Prevention of Substance Use Disorder
Genetic predisposition, poor self-confidence, and negative peer influences are factors that contribute to your risk of developing a substance use disorder. You can prevent the condition by having an emotionally supportive family, a strong religious background, and active involvement in school or work activities.
Suicide is considered by the Substance Abuse and Mental Health Services Administration (SAMHSA) as a serious public health problem. In response to that, suicide prevention seeks to decrease factors that increase the threat of suicidal thoughts and behaviors. In addition, it’s meant to help strengthen, sustain, and guard individuals against committing suicide.
The cause of suicide is a combination of factors like mental illness, substance abuse, painful losses, exposure to hostility, and social separation. That’s why it’s a must to keep an eye on individuals who often bring up the topic of death or display other warning signs such as feeling hopeless and avoiding loved ones.
Image from Flickr by NIH Image Gallery
Why Is Mental Health Prevention Important?
For mental health conditions such as bipolar disorder, schizophrenia, or autism, there’s still no known way for them to be prevented. However, if done early, prevention is possible in the management of mental illnesses such as anxiety, depression, and substance use disorder.
Prevention is best done when a person is still young. Studies have shown that nearly 75% of mental health disorders can develop when a person is in their 20s. When a mental health condition burdens young people, it hampers their development. They’ll struggle to have a healthy and productive adulthood.
Young children with mental disorders are the highest contributors to disability rates in the U.S. This results in more school dropouts, imprisonment, and homelessness. They could also be deemed a burden to the state due to their need for medication, checkups, and hospitalization. What’s more, they’re said to negatively impact the country’s economic status since they may struggle to find employment, leading to a loss in earnings and reduced productivity.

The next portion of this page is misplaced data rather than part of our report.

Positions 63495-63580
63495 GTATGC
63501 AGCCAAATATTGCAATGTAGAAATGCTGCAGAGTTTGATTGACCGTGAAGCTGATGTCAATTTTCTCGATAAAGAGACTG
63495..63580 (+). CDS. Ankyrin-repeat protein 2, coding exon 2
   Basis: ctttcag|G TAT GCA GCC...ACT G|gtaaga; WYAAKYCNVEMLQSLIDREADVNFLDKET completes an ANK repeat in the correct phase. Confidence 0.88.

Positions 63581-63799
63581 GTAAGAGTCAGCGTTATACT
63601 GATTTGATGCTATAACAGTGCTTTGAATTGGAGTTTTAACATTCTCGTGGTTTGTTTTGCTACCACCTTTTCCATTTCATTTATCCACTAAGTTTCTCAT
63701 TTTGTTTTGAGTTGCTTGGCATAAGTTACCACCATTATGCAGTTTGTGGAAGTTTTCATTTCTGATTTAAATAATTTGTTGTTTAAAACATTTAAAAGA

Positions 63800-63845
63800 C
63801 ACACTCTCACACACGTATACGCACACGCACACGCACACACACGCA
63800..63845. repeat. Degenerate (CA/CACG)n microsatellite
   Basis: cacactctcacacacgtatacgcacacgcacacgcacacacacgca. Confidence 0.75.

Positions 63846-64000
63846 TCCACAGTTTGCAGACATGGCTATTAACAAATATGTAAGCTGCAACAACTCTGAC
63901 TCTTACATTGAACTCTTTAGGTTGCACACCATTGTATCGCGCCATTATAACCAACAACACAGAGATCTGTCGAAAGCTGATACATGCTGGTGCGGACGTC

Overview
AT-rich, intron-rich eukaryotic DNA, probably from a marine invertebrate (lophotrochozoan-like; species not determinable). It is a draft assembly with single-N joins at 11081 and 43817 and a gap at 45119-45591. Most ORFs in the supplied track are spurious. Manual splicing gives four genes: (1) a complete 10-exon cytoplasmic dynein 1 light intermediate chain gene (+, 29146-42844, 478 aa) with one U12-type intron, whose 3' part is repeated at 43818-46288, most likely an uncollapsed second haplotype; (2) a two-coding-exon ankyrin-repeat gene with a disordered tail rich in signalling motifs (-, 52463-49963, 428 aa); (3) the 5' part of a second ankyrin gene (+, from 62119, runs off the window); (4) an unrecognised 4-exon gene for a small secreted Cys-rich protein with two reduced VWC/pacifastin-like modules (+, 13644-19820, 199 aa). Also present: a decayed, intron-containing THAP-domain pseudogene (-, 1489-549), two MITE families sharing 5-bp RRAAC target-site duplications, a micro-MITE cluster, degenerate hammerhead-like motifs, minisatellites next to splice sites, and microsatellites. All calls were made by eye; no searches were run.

Prevention Is Better Than Cure
A mental illness is something you should never be ashamed of because like a physical health issue, it’s simply a biological phenomenon that requires treatment. It can affect anyone regardless of race, age, gender, social status, religious upbringing, and cultural identity.
You may know someone who’s hesitant to have their mental illness treated. It might be hard to convince or even force the person to see a professional regarding their symptoms. However, you can still give them encouragement and support by recommending a reliable mental health professional to check on their condition.
The therapists at Counseling Now know how important their role is in the early detection of potential risk factors, proper intervention, and prevention awareness. We’re here to help you safeguard your mental health, which is one of the keys to living a fruitful life. Book an appointment with Counseling Now to check if you have symptoms of mental health problems or find out how to prevent such issues in the first place.